Vision to colour war memories
Memorial window shines
LOOKING through historic papers recently I came across this write-up regarding the RSL Memorial window and I’m sure you’ll find it interesting.
The magnificent stained glass window in the Ipswich Memorial Hall was unveiled by then-Governor Sir Mathew Nathan on November 30, 1922. Among the visitors present at the unveiling was the Duchess of Hamilton who was holidaying in Australia. A report at that time said many diggers who had passed through her hospital in England had cause to remember her tender care for the sick and wounded.
It was claimed the Memorial Window was the finest example of stained glass produced in Australia. A bronze inscription below the window states: “This window was erected by the Ipswich Train Tea Society and the little children who helped them, in grateful memory of the men who gave their lives to keep our Empire, Liberty and Homes inviolate”.
The whole of the work was carried out by the Brisbane firm of RS Exton Co Ltd, to a design submitted by Mr W Bustard. The work was executed under the direction of Mr C H Lancaster.
Glasses used in the window were said to be the best English antiques.
Centre feature of the design is a figure of St Michael representing the Angel of Victory with outspread wings embracing four soldier figures representing the 9th, 15th and 26th Battalions and the 5th Light Horse.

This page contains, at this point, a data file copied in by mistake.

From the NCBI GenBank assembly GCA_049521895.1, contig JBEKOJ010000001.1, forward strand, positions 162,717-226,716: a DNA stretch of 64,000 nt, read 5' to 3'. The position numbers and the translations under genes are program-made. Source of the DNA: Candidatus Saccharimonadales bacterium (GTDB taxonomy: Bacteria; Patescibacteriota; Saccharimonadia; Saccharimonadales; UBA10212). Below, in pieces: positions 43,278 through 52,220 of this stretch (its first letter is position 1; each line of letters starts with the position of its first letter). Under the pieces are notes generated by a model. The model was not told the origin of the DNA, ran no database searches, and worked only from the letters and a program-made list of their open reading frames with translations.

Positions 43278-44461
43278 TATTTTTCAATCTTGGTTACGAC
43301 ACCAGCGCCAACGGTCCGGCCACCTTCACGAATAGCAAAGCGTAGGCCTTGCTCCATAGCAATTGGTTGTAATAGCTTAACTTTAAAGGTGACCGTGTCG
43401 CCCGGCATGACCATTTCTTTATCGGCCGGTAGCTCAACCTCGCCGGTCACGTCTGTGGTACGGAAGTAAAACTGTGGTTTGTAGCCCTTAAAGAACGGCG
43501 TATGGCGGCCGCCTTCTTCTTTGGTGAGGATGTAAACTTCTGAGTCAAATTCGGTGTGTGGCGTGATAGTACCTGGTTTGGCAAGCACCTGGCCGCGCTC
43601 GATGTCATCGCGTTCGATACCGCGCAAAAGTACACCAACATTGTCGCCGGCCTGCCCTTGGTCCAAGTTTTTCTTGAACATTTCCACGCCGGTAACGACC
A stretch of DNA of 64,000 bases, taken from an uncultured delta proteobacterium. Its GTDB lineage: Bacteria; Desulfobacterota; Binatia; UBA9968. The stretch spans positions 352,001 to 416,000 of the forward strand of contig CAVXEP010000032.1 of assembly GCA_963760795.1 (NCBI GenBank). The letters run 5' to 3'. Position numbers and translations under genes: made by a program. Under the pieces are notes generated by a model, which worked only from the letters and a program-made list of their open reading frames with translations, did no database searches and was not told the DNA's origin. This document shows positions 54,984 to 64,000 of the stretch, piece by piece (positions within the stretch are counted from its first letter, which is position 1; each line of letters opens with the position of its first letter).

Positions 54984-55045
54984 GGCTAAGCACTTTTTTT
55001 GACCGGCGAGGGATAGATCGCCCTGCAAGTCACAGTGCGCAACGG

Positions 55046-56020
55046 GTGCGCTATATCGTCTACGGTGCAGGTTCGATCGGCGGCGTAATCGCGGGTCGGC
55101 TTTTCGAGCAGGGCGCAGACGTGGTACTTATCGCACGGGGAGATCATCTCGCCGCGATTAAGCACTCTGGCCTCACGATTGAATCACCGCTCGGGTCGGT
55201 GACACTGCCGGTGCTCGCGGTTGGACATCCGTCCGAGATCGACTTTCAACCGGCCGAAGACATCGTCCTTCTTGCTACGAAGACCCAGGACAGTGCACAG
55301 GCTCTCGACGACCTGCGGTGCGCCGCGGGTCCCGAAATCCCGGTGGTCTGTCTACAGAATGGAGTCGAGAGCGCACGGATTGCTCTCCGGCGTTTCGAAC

St Michaels is shown standing on a globe representing the earth with the crushed German eagle lying at its base and in his hands, he is holding a sheathed sword and the Palm of Victory.
The field of Flanders is shown in the background with scarlet poppies and crosses, while a band of cherubs form a valuable line in the design.
The motto on the window is “Vincit Qui Patitur” which means “He who endures conquers”.
Inspiration for the Memorial Window came from Mrs JA Cameron, wife of Dr Cameron Snr, who was president of the Train Tea Society. This world War Organisation met every troop train taking soldiers to and from the war and served them tea at the Ipswich Railway Station.
At the opening of the Memorial Hall, Mrs Cameron gave an undertaking that money would be raised for a Memorial Window and she organised entertainments and other efforts to raise funds for the window.
The Mayor Ald AT Stephenson who presided at the opening of the Memorial Hall said it was the best memorial that could be found in any singular city in the Commonwealth.
Dedicating the memorial Window the Rector of St Paul’s Anglican Church, the Rev A St J Heard said history was the foundation of future progress. Memorials should always be a means whereby all concerned were stimulated to a more active recognition of their duties and responsibilities to the returned men.
A VISION: The beautiful Memorial Window at (inset) Ipswich Memorial Hall.